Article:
3. The coating according to claim 1, wherein the absorbing layer has a thickness ranging from 20 Åto 300 Å.
4. The coating according to claim 1, wherein the dielectric layer comprises a material selected from metal oxides, oxides of metal alloys, nitrides, oxynitrides, and mixtures thereof.
5. The coating according to claim 4, wherein the dielectric layer comprises a metal oxide selected from an oxide of titanium, hafnium, zirconium, niobium, zinc, bismuth lead, indium, tin, and mixtures thereof.
6. The coating according to claim 4, wherein the dielectric layer comprises a zinc/tin alloy oxide ranging from 10 wt. % to 90 wt. % zinc and 90 wt. % to 10 wt. % tin.
7. The coating according to claim 1, wherein the infrared reflective layer comprises a material selected from silver, gold and copper.
8. The coating according to claim 1 deposited on a 0.16 inch thick clear glass substrate wherein the substrate exhibits an Lta of less than or equal to 50% and an L* of equal to or less than 52 from at least one side of the substrate.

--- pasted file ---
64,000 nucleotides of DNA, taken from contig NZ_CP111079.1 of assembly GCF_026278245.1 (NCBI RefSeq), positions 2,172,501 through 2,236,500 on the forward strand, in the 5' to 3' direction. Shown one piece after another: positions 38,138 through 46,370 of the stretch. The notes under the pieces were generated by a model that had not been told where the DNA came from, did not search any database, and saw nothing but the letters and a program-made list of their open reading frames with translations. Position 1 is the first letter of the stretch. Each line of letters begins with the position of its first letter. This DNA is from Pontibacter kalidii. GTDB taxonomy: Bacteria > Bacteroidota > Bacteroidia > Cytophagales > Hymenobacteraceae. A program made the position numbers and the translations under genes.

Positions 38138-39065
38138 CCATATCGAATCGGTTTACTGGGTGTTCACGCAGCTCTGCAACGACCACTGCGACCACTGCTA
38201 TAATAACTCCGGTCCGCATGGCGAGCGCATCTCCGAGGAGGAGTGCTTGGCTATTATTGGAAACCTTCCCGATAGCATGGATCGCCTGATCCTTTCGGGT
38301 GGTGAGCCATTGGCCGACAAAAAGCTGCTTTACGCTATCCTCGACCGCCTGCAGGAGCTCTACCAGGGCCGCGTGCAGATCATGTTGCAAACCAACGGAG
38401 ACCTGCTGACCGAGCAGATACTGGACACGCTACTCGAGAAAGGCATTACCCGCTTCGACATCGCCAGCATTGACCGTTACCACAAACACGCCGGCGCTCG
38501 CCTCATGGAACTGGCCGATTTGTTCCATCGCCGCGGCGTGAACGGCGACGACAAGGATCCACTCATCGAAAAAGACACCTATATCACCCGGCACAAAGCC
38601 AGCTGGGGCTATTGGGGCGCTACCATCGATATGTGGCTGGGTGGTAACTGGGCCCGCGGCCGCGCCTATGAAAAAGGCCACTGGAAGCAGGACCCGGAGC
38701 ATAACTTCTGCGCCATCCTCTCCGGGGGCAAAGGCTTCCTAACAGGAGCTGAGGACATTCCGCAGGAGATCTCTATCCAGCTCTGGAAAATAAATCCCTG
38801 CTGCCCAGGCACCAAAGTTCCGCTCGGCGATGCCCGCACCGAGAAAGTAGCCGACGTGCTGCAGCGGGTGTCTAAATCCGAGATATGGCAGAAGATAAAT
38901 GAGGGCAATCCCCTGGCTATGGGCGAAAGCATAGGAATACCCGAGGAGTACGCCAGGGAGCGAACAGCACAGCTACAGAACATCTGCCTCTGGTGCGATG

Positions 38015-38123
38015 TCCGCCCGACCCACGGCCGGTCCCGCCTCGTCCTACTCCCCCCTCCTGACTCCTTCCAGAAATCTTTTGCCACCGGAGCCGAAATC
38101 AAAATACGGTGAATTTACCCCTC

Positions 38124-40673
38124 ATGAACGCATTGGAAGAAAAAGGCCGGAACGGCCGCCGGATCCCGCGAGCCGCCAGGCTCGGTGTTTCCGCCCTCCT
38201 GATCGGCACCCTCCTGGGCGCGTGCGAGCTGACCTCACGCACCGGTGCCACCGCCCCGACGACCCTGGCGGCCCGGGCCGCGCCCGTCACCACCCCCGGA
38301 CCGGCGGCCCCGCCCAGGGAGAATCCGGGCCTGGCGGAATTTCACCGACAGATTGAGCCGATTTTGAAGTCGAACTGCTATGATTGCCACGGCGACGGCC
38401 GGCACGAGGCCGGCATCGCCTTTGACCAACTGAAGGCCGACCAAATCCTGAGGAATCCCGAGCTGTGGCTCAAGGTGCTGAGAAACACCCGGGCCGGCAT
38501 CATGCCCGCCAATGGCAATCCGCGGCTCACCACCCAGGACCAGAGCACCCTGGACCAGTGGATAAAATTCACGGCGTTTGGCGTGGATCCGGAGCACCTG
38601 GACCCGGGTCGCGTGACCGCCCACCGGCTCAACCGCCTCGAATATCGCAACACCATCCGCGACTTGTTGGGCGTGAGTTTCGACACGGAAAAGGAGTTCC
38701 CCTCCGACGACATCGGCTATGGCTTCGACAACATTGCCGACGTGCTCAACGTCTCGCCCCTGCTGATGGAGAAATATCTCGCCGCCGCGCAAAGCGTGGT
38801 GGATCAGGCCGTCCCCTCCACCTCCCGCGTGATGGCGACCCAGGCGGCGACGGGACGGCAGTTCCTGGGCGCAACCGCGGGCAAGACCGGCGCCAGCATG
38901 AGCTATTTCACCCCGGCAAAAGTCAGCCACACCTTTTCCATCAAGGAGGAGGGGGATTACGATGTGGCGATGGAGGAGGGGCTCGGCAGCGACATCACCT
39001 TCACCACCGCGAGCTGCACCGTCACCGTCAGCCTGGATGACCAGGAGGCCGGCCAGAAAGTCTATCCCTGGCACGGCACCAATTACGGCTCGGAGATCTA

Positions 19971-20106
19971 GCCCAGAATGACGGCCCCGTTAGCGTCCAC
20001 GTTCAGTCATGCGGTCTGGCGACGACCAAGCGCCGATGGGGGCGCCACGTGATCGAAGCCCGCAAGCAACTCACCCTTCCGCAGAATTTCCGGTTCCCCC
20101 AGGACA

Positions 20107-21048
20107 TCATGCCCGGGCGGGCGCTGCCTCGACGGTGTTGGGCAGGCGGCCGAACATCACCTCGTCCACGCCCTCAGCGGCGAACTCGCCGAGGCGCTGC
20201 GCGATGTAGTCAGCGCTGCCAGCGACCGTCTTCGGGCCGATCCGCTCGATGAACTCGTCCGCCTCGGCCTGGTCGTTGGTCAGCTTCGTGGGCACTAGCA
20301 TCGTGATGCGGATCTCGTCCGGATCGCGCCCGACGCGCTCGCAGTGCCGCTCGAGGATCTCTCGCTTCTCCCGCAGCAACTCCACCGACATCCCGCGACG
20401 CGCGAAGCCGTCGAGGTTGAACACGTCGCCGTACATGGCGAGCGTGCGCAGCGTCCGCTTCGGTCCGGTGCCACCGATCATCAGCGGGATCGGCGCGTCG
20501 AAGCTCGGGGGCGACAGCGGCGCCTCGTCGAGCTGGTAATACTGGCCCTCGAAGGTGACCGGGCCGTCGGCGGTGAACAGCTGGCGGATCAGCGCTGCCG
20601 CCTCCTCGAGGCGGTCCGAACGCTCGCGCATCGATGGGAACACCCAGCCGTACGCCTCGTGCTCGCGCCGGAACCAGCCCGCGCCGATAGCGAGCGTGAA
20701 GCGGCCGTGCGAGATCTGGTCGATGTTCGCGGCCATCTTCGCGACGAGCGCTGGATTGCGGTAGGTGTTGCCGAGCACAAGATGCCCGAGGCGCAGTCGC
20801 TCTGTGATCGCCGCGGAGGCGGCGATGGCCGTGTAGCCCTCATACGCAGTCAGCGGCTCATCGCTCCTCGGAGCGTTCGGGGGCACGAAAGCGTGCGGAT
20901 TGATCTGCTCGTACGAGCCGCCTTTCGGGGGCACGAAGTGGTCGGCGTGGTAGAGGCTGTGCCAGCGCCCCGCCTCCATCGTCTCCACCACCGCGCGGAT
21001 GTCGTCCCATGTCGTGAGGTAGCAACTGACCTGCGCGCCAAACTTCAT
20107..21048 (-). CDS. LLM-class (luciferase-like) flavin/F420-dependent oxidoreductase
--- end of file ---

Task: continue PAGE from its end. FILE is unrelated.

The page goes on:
Description
FIELD OF THE INVENTION

The present invention relates to a coating composition that can be applied on substrates to provide a coated substrate that exhibits low visible light transmittance and low visible light reflectance from at least one side of the substrate.

BACKGROUND OF THE INVENTION

Privacy glass, defined as glass which has a low visible transmittance (i.e., less than or equal to 50%), can be used in a variety of applications such as automotive applications and architectural applications. There are generally no limitations regarding where privacy glass can be incorporated in a building. In some automotive applications, privacy glass can only be incorporated in the rear window and rear sidelights due to the regulations imposed in the United States and some other countries.